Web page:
Thousands of people from all around the world came to Molalla Monday morning to catch a glimpse of the eclipse as it entered the path of totality

A steady stream of cars and bikes could be seen flooding to Molalla Monday morning, where thousands gathered in fields and parks to turn their attention towards the sky. As one of Oregon's cities on the path of totality, Molalla drew eclipse viewers from all over the world.

Check out some of our favorite photos of eclipse viewers at Fox Park and Clark Park in Molalla below.

Matthew Howell, of Istanbul, Turkey, joined his family and friends from Washington and Wisconsin to look upward from a field near Molalla High School.

"It's a good excuse not to go to work," Michael Howell, his dad, said.

In fact, as Josh Howell mentioned, Business Insider ran an article detailing the nearly $700 million in lost productivity as a result of the eclipse. But the Howell family and their friends celebrated the opportunity to pause from work and enjoy nature.

"Should it be so unusual that we take time to stare at the sky?" Michael Howell said. "The stars that we have up there all the time are fantastic, and yet so rarely do we ever look up there because they're always there. It's like the person you're married to who's so fabulous but you don't worry about them because they're always there."

Howell's group had been having an eclipse pun contest earlier.

"It was brilliant," Josh Howell said. "We didn't mean to throw shade on the whole thing…but I think his puns eclipsed mine. Hella had some very glowing descriptions of the whole event. I thought it was a bit of lunacy myself."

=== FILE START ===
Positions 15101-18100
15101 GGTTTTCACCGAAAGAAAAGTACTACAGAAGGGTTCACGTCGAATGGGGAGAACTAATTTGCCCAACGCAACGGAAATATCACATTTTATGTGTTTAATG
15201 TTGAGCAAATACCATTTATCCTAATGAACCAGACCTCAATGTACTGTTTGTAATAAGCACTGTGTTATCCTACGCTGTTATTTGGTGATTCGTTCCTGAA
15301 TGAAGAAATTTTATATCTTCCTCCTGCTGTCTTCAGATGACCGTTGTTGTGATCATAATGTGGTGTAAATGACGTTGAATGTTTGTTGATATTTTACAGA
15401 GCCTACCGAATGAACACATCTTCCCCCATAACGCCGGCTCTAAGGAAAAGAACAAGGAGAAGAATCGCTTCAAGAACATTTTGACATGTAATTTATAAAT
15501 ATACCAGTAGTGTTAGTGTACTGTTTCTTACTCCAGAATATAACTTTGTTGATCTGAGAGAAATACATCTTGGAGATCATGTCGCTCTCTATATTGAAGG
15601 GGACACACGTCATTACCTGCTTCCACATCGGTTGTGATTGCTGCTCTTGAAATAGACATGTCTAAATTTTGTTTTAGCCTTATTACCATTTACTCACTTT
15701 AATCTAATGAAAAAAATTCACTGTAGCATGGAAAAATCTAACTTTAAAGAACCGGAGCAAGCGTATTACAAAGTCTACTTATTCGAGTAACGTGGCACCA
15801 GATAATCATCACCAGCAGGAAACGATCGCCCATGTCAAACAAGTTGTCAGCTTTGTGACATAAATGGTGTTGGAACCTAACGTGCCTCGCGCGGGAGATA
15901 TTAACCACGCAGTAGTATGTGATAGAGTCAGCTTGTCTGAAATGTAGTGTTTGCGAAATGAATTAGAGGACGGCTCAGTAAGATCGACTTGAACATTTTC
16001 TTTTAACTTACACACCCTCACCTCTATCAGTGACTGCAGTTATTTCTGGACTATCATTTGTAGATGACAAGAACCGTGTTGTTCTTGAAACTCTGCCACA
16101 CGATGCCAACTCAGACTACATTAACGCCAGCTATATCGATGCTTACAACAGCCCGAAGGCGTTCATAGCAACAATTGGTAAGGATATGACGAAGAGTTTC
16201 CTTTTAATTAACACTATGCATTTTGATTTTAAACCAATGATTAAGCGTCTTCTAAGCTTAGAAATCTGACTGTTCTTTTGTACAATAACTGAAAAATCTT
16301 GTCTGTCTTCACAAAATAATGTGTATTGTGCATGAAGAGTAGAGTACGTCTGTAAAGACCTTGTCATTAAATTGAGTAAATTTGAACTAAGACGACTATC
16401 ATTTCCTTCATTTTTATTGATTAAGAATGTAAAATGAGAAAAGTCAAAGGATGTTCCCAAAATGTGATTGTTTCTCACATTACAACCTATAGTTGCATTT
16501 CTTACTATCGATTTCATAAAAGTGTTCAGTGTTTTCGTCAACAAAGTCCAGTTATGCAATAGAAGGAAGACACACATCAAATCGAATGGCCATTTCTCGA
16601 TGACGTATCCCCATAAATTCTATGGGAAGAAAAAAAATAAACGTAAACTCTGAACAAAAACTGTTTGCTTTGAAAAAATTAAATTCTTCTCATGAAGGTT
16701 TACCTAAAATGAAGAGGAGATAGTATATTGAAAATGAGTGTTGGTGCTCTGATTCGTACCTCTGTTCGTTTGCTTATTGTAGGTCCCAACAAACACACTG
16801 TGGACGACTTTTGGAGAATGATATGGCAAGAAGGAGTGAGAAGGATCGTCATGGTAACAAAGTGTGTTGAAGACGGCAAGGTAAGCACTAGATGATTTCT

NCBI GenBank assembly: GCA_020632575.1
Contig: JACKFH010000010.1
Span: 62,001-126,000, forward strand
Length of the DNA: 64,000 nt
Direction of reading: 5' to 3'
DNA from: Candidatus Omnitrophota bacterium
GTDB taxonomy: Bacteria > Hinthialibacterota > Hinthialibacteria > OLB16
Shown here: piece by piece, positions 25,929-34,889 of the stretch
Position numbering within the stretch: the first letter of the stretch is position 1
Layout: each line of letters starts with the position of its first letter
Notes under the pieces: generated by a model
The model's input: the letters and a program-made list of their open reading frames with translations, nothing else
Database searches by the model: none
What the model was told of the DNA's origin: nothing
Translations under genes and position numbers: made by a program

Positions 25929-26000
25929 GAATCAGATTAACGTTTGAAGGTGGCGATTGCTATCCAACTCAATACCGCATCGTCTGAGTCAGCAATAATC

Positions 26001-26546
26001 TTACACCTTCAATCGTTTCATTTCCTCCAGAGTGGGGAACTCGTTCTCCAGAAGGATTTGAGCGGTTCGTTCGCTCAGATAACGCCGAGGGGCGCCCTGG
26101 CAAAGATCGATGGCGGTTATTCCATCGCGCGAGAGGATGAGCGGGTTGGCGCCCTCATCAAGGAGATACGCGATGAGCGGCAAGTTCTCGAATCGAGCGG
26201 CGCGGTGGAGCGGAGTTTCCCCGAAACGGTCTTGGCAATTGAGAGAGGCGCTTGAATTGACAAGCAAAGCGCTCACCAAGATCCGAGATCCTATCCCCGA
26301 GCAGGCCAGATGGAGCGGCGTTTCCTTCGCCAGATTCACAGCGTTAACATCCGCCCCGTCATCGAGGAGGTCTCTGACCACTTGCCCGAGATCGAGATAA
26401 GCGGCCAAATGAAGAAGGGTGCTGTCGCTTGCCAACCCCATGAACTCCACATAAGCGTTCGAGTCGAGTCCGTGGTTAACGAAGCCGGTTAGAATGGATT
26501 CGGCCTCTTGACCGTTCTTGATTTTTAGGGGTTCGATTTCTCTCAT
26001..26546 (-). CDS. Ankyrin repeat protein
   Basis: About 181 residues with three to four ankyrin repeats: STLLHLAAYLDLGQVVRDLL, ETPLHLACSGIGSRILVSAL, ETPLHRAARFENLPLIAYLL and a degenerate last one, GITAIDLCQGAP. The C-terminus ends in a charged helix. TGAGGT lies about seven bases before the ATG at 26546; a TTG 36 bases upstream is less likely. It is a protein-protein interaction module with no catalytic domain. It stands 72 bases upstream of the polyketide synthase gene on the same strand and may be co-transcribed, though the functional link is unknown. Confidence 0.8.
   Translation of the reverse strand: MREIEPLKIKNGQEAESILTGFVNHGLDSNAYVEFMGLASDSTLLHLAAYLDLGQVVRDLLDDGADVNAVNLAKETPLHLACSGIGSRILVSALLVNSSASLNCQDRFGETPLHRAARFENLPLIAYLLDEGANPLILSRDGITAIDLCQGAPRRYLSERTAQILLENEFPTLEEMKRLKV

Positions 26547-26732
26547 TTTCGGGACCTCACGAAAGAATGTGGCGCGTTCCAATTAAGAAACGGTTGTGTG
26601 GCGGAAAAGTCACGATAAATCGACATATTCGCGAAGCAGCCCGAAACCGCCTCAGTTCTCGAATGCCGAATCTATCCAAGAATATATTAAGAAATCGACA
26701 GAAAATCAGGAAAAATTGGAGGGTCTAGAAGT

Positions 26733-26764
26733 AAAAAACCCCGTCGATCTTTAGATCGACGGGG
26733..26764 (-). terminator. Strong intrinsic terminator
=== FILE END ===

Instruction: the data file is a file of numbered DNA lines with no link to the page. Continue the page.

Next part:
Rachel and Gene found themselves hundreds of miles from home as they made the trip from Vancouver, British Columbia to catch eclipse action in Molalla. They arrived in Portland on Aug. 16 and ventured out to Molalla the day of the event.

Gene saw an eclipse in Illinois when he was a child back in the 1950s, so he wasn't new ot the celestial viewing experience.

"I've just always wanted to see a total eclipse of the sun ever since I was little," Rachel said. "I used to read stories about King Arthur and the medieval knights or whatever standing out in a field … and they'd look up and the sun goes dark, and they didn't know what it was, so I thought 'I'd really like to see that.'"

Gene had a comment on the City of Molalla: "It seems like it's a town of working people."

The eclipse went into total obscuration around 10:15 a.m., allowing viewers a break from their protective glasses to take in the view of a truly magnificent sight that turned the day into night and sent some animals into frenzies, while the temperature dropped and the stars came into view for about a minute before the sun began to peak back out.

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